Paper Towns (the title refers to places on maps that don’t really exist but are put there to identify counterfeits) is a well-told it’s-not-the-destination-but-the-journey tale. First, there’s the brisk opening third, in which Quentin slavishly follows Margo around the suburban darkness helping her exact revenge against her cheating ex-boyfriend. Wolff possesses a soulful, expressive quietude that fits Quentin’s careful, observant nature, while the raspy-voiced Delevingne banishes all doubt whether, when Margo goes on the lam, she’ll land anywhere but on a flashbulb-bathed Manhattan catwalk. The camaraderie between Q, Ben and Radar — all three outsiders from the popular cliques — is the best part of the film, with playful dialogue that has an authentic ring to it. Director Jake Schreier (Robot & Frank) propels us forward like Margo grabs Quentin, moving the action at an entertaining clip, with a minivans-and-manicured-lawns canvas that resembles Arcade Fire’s video for The Suburbs if you squint.

While Wolff is appealing, Austin Abrams gets the biggest laughs as the diminutive Ben, whose alleged sexual exploits with a girl from Saskatchewan are cheerfully derided by his pals, and Justice Smith is wonderfully likeable as the cerebral Radar. Comparing movies with their literary sources isn’t always useful, but it’s instructive that while the book validates Q’s ordinariness, the movie tries to obscure it.

For all the drama and comedy, nothing much really happens in it – other than the palpable maturation of nearly every character in less than two hours. Particularly intriguing in this passage is the sense that we don’t, and never fully could, understand the world the way Margo does — she’s found another plane of reality, she’s happy there, and she likes when ordinary folks like Quentin briefly stumble into it. This one is less so, with a cultural shadow that is not as long. “Fault” had more star power and bravery, but “Paper Towns” respects the characters and core audience just as much. Delevingne exudes an appropriately ethereal quality as Margo, a young woman determined to think and act outside the mainstream box of life, seeking truth in the margins. Still, it’s nearly impossible to resist Green’s cheering if perfunctory message about the importance of friendship, identity and the willingness to examine our most cherished wishful thinking — even at the ripe and restless age of 18.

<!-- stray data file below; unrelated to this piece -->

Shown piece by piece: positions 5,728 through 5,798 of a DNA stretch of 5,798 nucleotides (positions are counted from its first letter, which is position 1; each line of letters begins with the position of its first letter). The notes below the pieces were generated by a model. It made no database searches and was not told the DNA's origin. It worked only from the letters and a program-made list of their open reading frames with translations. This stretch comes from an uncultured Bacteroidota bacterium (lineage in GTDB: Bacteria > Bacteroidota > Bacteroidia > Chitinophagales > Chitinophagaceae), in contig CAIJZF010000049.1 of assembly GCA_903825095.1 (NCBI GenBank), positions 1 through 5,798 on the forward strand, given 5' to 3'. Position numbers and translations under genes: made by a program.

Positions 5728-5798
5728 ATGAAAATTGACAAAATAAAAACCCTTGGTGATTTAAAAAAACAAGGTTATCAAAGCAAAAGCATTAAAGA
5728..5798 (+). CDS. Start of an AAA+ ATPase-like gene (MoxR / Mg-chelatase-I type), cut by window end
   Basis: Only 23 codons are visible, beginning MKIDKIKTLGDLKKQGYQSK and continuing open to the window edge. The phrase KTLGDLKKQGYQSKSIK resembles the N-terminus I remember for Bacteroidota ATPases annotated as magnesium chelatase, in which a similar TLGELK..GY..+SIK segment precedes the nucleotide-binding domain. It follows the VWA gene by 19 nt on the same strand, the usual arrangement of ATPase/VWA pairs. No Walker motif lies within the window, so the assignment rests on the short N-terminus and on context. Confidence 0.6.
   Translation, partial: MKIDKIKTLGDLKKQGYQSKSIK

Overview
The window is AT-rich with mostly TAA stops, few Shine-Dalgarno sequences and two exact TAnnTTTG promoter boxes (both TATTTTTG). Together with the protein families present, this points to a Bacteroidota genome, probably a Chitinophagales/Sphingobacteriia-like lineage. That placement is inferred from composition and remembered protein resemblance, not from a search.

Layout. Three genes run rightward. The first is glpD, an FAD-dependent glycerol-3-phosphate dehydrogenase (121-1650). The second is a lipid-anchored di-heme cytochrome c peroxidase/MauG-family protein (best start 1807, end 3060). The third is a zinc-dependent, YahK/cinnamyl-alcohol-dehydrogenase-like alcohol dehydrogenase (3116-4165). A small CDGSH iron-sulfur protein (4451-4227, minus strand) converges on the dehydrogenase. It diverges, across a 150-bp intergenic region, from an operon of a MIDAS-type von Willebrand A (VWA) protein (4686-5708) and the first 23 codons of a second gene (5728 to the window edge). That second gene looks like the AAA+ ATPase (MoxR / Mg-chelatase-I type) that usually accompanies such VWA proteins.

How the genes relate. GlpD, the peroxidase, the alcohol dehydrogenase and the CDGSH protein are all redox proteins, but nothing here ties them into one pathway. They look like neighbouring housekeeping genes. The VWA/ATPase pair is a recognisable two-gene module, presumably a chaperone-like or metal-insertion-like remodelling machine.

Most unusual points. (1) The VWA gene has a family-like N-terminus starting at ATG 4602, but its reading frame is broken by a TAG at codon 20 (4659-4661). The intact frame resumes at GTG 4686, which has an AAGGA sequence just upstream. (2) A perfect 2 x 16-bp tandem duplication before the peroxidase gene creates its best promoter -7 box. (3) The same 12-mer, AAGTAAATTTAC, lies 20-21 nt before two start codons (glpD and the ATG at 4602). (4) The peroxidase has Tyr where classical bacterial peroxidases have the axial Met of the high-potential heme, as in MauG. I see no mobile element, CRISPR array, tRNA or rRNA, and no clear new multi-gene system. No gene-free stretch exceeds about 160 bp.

In addition to doing a fine job matching the actors who play young Quentin and Margo with the present-day ones, Schreier also manages no small feat in making Orlando, Fla., a rather appealing setting. Paper towns — fake destinations cartographers put on maps to protect their copyright — are a fascinating myth for Green to play with, and they make a smart parallel for the film’s exploration of how people can turn into nonexistent ideals. Weber and Scott Neustadter, the same team behind Fault) feel the need to underline their message with multiple references to Moby Dick and constant reminders of Quentin’s naïveté.

One day the target audience will graduate to more subtle metaphors and crave more complex narratives, provided they recognize that films like Paper Towns are maps for their feels, rather than destinations. It’s a film that just may cause audiences of all ages to look beyond creature comforts and safe decisions to see life through fresh eyes, as a mystery worthy of constant exploration and reflection. She’s nice on the eyes, no doubt, but she doesn’t have the tools to take this underwritten screen role and make it hurt, and you spend a lot of time watching her Groucho brows hold steady over her sunburst smiles. That struggle is evident in the wall-to-wall pop songs that make it seem as if someone hired a D.J. to get the party going and, in particular, in the almost tic-like overuse of slow motion, a stylistic cliché that, intentionally or not, suggests Q has already begun packaging these moments of modest excitement into memories as they happen.